There’s a celebration for Mexico going on in Cleveland, and it’s a party that never stops.
Every day at Comité Mexicano de Cleveland, Mexico is celebrated for its colorful traditions, enchanting music, and imaginative and thought-provoking art. The energetic joy of Comité can be felt in everything they do, from helping people stay in touch with their cultural roots to exploring what life is like for the nearly 50,000 Hispanic and Latinx individuals living in Cleveland today.
Since 2016, the dedicated team of 25 artists and leaders have been working hard to bring the beauty of Mexico to the city through art, music, educational workshops, and neighborhood initiatives. Executive Director Eduardo Rodriguez said the organization helps people in Cleveland understand Mexican culture and counters negative stereotypes.
“We firmly believe that through the arts and through culture we can transform bad images that have been created out of hatred and resentment,” said Executive Director Eduardo Rodriguez. “Comité Mexicano excels in art and culture. More than eighty percent of what we do is art and culture, because [it] strengthens relationships and above all changes poorly-formed perspectives of neighboring cultures.”
Comité is about community and compassion
At the time of their inception, Comité Mexicano was seeking inclusion, solidarity, and cooperation when the President himself sought to divide two nations with a literal wall. “When the Comité was created in 2016, it was during [a time of] federal political tensions,” said Rodriguez, who used to be Director of Programs at the Hispanic Alliance, an organization that focused on not-for-profit missions within the community such as census representation and educational support.
“The Mexican community was being attacked by politicians [who were] calling us rapists, bad men, and blaming us for stealing jobs and abusing the United States’ system,” Rodriguez continued. “At that time, we did not see representation from an organization that defended the Mexican community in Cleveland, and for that reason several Mexican leaders met and decided to create El Comité Mexicano.”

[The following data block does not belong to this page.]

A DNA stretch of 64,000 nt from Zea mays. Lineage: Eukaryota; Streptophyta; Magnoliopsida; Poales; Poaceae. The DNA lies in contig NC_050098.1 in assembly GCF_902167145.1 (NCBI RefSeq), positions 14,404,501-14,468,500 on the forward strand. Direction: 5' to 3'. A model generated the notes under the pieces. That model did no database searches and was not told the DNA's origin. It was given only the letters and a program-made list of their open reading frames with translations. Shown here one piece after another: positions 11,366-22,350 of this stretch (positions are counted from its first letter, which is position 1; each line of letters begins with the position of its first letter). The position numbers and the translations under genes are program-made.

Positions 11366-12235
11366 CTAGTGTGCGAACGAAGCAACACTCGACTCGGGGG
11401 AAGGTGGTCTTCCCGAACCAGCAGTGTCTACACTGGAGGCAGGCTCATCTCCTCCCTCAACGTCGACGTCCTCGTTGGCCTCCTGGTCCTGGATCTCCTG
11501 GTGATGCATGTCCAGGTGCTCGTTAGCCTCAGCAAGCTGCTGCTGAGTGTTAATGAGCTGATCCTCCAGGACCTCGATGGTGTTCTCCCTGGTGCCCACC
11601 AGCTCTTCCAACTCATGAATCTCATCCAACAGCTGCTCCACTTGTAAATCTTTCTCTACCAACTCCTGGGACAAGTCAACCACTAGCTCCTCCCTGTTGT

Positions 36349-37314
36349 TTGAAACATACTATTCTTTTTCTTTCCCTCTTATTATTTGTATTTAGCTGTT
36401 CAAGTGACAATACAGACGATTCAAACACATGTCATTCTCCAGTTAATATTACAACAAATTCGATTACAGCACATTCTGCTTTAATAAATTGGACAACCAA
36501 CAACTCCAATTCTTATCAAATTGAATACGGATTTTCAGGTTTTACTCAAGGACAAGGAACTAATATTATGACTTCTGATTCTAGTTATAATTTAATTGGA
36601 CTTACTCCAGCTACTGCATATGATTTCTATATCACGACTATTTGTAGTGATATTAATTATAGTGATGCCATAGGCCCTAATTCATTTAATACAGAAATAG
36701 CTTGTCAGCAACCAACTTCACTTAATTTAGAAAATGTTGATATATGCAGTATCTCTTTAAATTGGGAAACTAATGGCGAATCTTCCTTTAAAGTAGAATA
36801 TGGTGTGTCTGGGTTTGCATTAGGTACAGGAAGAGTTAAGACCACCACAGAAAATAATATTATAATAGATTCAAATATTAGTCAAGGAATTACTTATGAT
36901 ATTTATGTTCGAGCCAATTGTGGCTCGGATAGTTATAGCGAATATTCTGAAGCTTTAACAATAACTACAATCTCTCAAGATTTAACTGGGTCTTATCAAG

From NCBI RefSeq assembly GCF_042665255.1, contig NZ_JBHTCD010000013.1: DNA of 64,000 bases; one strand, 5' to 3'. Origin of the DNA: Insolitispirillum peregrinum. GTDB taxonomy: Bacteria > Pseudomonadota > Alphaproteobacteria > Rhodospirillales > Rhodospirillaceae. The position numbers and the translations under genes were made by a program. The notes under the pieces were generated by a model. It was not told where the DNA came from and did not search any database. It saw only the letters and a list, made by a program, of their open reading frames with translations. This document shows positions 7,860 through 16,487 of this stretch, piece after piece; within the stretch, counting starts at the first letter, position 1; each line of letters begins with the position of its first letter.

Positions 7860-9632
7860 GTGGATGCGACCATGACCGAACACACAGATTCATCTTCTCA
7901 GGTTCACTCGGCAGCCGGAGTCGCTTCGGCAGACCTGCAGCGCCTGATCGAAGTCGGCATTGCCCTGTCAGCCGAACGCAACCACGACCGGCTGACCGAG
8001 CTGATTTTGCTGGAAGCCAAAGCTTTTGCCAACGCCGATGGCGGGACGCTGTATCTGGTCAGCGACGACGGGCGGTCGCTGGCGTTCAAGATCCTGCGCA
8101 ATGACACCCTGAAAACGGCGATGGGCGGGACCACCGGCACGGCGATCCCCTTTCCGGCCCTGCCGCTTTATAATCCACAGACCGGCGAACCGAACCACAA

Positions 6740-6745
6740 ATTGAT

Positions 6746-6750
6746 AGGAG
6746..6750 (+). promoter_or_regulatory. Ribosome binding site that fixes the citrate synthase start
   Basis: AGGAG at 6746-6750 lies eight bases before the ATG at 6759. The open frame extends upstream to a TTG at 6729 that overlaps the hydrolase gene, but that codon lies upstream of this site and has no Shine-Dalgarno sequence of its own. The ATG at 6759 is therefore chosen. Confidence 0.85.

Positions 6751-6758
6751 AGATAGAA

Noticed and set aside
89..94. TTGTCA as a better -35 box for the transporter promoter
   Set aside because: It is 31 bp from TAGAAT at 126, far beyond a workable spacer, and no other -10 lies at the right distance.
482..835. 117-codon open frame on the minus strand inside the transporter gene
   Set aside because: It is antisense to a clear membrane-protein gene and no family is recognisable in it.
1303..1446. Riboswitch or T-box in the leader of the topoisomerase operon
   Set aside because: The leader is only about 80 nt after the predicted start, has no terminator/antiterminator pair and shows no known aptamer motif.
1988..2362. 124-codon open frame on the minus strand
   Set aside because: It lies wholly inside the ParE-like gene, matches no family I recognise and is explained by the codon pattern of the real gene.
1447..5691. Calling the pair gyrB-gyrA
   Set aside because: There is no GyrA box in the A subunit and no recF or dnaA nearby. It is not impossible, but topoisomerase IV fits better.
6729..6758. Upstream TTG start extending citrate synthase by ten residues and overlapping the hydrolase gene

The shift to a more Mexican-centric committee provided the Hispanic Alliance with a chance to continue serving the greater Latinx community while simultaneously sending a strong message to Clevelanders that Mexicans were not their enemies. “We wanted to be a well-represented, integrated Mexican community,” Rodriguez said.
However, it wasn’t until June of 2020, after the Hispanic Alliance had dissolved, that Comité finally gained its formal legal approval as a 501(c)3 nonprofit organization. Many Alliance members remain on Comité’s board today, including committee president Rey Esparza. Like most nonprofits, Comité secures their funding through programs, individual donors, and grants from agencies like Cuyahoga Arts and Culture.
Dreams for the future
Rodriguez has high hopes for Comité Mexicano in Cleveland. “I would like to see a Mexican center, where it is the meeting point to promote Mexican pride, where we are educated about who we are as Mexicans in the United States,” he said. “A place where all those who want to learn about Mexican-ness, Spanish and Mexican customs can be received.”
Such a place could help to heal some of the wounds caused by the loss of Club Azteca, a historic Mexican American club at Detroit Avenue and West 54th Street that fell on hard times and was torn down in 2021 to make way for the Waverly and Oak apartments, which are now under construction. While Comité Mexicano has partnered with the Young Latino Network to archive the site’s history, secure a historical marker, and preserve signage, photos, and documents, that alone cannot close the gap left by Club Azteca’s absence, Rodriguez said.
“When we think of losing these institutions,” Comité historian Bella Sin told WKYC, “we think of thousands of people that are going to lose their history and their roots … and understanding how important these little buildings are to us is crucial.”